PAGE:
Secure shopping

Studio equipment

Our full range of studio equipment from all the leading equipment and software brands. Guaranteed fast delivery and low prices.

Visit Juno Studio

Secure shopping

DJ equipment

Our full range of DJ equipment from all the leading equipment and software brands. Guaranteed fast delivery and low prices.  Visit Juno DJ

Secure shopping

Vinyl & CDs

The world's largest dance music store featuring the most comprehensive selection of new and back catalogue dance music Vinyl and CDs online.  Visit Juno Records

John Heckle – Tributes to a Sun God

This latest release by John Heckle is dedicated to the artist who gave him his first break. The Sun God is a reference to Jamal Moss, better known as Hieroglyphic Being. It was on Moss’ Mathematics label that the first Heckle record appeared back in 2010. Six years on and the UK producer is using his latest release to recognise this fact. Less abrasive than the I.B.M. side project and more esoteric than the Hieroglyphic Being output, the Sun God is Moss’ attempt to make house music with a deep edge.

John Heckle - Tributes to a Sun God
John Heckle
Tributes to a Sun God
Buy vinyl

Of course in the Chicago artist’s world, it’s not that simple and Sun God records like Ancient Echoes tingle and twist with the experimental approach that is ingrained in Moss’ DNA. Unusually, Heckle has managed to nail this sound on Tributes. While in places not quite as off the wall as the artist that inspired it, it still scores high in the left of centre stakes. “Track 4” is a basic beat track, the kettle drums and pounding bass  making it the most DJ friendly arrangement. Nonetheless, Heckle has succeeded in emanating Moss’ fondness for buckled percussion and warped, metallic sounds.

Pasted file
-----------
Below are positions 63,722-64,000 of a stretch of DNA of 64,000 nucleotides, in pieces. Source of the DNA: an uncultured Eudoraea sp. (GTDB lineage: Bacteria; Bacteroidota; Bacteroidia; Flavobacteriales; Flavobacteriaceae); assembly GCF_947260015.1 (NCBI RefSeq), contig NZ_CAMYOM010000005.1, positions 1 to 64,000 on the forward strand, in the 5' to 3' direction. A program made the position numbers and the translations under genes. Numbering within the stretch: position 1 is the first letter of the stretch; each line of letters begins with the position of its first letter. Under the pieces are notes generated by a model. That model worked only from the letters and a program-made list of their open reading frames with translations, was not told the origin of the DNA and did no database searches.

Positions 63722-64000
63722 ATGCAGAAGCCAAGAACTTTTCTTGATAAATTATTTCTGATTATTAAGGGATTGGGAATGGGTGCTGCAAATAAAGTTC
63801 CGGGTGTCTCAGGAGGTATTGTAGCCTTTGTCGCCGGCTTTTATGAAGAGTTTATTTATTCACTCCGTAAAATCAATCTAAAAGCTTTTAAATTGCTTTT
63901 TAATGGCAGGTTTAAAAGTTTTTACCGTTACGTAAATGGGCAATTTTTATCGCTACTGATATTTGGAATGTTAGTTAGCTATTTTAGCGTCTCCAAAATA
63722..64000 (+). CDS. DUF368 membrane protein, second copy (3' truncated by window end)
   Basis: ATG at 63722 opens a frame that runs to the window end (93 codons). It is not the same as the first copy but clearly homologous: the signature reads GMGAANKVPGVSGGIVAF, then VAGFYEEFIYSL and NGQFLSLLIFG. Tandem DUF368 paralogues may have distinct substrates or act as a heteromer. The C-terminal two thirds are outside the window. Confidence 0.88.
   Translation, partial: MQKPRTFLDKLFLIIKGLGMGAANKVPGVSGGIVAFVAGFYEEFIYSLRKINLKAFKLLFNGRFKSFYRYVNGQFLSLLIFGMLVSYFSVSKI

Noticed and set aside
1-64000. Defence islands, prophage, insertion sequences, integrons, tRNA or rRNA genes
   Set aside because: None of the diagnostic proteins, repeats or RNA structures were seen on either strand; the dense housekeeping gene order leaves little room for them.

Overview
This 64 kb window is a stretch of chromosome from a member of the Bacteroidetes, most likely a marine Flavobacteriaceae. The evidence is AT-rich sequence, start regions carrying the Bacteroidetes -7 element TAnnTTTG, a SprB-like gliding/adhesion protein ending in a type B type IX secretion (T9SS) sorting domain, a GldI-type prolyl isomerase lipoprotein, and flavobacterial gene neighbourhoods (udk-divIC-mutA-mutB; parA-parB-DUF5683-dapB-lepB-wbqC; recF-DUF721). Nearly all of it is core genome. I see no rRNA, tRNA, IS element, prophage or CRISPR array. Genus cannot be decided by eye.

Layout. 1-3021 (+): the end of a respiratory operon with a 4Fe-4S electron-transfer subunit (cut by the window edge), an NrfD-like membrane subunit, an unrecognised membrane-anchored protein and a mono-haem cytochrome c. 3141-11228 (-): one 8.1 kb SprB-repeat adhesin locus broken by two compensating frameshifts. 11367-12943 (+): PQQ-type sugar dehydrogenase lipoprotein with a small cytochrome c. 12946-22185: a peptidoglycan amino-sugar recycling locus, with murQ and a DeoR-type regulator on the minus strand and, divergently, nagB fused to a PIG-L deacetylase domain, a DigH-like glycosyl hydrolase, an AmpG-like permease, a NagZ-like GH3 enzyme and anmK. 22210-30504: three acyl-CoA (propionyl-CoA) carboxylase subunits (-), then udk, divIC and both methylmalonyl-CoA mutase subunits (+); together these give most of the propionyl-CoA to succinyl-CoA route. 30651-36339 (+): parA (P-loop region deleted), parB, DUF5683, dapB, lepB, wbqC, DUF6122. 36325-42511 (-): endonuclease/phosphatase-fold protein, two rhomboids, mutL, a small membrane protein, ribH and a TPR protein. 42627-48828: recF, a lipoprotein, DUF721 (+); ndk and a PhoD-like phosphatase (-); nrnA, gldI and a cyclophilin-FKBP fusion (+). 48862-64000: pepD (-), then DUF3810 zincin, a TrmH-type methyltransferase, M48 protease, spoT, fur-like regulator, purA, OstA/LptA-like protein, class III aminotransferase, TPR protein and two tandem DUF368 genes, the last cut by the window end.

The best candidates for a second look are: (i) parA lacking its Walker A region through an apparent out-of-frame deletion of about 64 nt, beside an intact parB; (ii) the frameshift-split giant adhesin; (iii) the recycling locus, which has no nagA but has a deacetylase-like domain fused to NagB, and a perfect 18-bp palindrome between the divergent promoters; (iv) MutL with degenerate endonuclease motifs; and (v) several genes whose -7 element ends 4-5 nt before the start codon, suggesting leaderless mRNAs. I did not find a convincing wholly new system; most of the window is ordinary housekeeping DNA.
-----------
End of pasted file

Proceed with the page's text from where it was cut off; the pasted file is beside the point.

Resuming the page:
On “Alexandria” and “Mesopotamia”, he marries these elements with acid squiggles that weave in and out of the arrangement, unpredictable drops and unrelenting metallic riffs. The only real difference to Moss’ approach occurs on “Mesopotamia”, where a pulsing bass and heads-down groove come into play. “Track 2” revisits the kind of gentle, reflective sound scapes that made Trema such a welcome addition to Heckle’s canon.

Even here though there is no escape from the prevailing abstract influence, with glitchy elements cast over the welling waves of sound like a barbed wire border fence. Heckle has achieved a rare feat by mimicking another artist’s signature – that he has chosen the complex sound palette of Jamal Moss makes it all the more impressive.

Richard Brophy


A1. Alexandria
A2. Untitled
B1. Mesopotamia
B2. Untitled